Pingree and colleagues (1988) argue that the diversity in the communication field
   has many downfalls. Communication scholars often forget that there are other areas in
   the communication field. They also tend to disrespect and discount the scholars working
   in other areas of communication, thinking that their area is the only one worth studying.
   This great divide has been with communication since it was born like ―twins separated at
   birth‖ (p. 10). Scholars in the field often have different ideas of what ―communication‖
   is. Pingree and colleagues (1988) divide mass communication and interpersonal
   communication saying that mass communication ―places the communication behavior
   first and studies it consequences on individuals and/or societies,‖ while interpersonal
   studies communication as the consequence of something that came before (p. 8). They
   clarify mass communication as being behavior-product oriented and interpersonal as
   being antecedent-consequences oriented. This difference in what they believe
   communication to be limits the amount of influence that they can have on each other.
   One possibility of why the communication field is this way is because when it started
   scholars were migrating from many other disciplines and brought much of their ideas
   and theoretical frameworks with them. The organizations and journals that have been
   created for the communication field only worsen the gap between mass communication
   and interpersonal communication by focusing on one or the other. Pingree and
   colleagues (1988) want to focus on the similarities within the discipline and bring the
   two sides together. They propose a scholarly association that would encourage the two
   sides to look at both the outcomes of communication and the things that lead to
   communication. If this type of association were to be integrated mass and interpersonal
   scholars would see that they have work that fits in both the ―consequences‖ and
                                                       Comm 492/Spring 03/Dr. O’Sullivan/pg 20



   ―antecedent‖ end of the spectrum and would eventually the line of distinction between
   the two areas would seem to become thinner. This volume is prepared to function as an
   adjoining of the sub-disciplines through many different means. They are hoping to bring
   together theories, models, and methods that could work in both areas allowing a scholar
   to borrow from the other sub-discipline when in need of a certain technique that the
   other is using. This volume of work is an attempt to integrate the two disciplines.
       - Deanna Welchel

27. Newhagen, J.E., & Rafaeli, S. (1996). Why communication researches should study the
Internet: A dialogue. Journal of Communication, 46, 4-13.

       As the title of this article suggests, this piece presents a dialogue between the two
   authors regarding the question posed by Newhagen to Rafaeli as to why researchers in
   the field of communication should study the Internet. Rafaeli‘s initial response argues
   that the Net, while indeed multi dimensional does in fact possess five distinct and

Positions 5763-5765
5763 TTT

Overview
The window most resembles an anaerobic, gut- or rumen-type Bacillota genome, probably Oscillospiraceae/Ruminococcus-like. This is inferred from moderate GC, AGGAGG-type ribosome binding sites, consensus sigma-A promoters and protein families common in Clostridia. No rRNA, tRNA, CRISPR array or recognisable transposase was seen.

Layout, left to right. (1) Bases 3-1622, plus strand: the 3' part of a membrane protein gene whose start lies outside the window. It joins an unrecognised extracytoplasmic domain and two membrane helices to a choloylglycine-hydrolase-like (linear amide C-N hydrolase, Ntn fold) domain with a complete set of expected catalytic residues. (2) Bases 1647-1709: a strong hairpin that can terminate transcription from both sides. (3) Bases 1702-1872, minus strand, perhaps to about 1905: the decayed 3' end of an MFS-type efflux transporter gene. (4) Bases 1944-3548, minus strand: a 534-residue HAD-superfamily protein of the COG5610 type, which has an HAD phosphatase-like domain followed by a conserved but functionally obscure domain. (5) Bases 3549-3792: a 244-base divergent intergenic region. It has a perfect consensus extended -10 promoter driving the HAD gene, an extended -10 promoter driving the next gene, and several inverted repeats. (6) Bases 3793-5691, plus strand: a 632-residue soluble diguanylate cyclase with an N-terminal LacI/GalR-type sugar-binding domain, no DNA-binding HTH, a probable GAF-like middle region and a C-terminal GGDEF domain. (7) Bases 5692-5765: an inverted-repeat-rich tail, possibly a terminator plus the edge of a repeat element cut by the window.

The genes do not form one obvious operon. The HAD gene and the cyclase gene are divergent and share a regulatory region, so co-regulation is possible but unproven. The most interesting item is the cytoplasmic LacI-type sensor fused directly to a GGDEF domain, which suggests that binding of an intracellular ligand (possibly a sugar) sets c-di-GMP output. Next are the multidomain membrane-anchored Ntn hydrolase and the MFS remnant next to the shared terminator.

defining qualities that make it worthy of inquiry by communication researchers. These
   five qualities of the Internet and Internet based communication identified by Rafaeli
   include multimedia, hypertextuality, packet switching, synchronicity, and interactivity.
   Rafaeli provides a brief description of each of these elements and in several places
   draws parallels to similar elements or concepts in both traditional mass communication
   as well as links to interpersonal communication concepts in support of his overall
   argument that the Internet should be studied by communication researchers in order to
   examine the extent to which each of the five qualities are present.
       Newhagen‘s reply to Rafaeli‘s initial comments focus around what Newhagen labels
   as the two things that set the Internet apart from earlier forms of communication
   technologies such as newspapers and television. While Newhagen aggress with Rafaeli
   on the fact that the Internet is a complex and revolutionary communication technology,
   he argues that the need is for bridging the gap between communication and the
   engineering principles behind the Internet. He argues that the architectural difference in
   that the Internet possesses a nonlinear character different from traditional mass
   communication technologies, and also the digitization of information into 0‘s and 1‘s in
   the message stream are two distinct features that set the Internet apart from traditional
   or earlier forms of mass communication technology. Newhagen‘s argument suggests
   that the study of the technology‘s interface and its architecture would be of the most
   value. Also questioned by Newhagen is the usefulness of media effects studies, as he
   proposes in his argument that perhaps the direct impact of the mass media is small.
       In response, Rafaeli refutes Newhagen‘s limitation of studies to that of Internet
   effects and suggests that perhaps the rejuvenation and incorporation of the uses and
   gratifications perspective may be a helpful approach in understanding what people get
   from Internet use. Also included in his response is the notion that it is important to
   examine the evolution of media, their contexts, and roles. Rafaeli also proposes that
   perhaps an examination of the effects not of the media on people but of the effects on
   the media should be of focus. Also, the macrolevel changes and effects as a result of the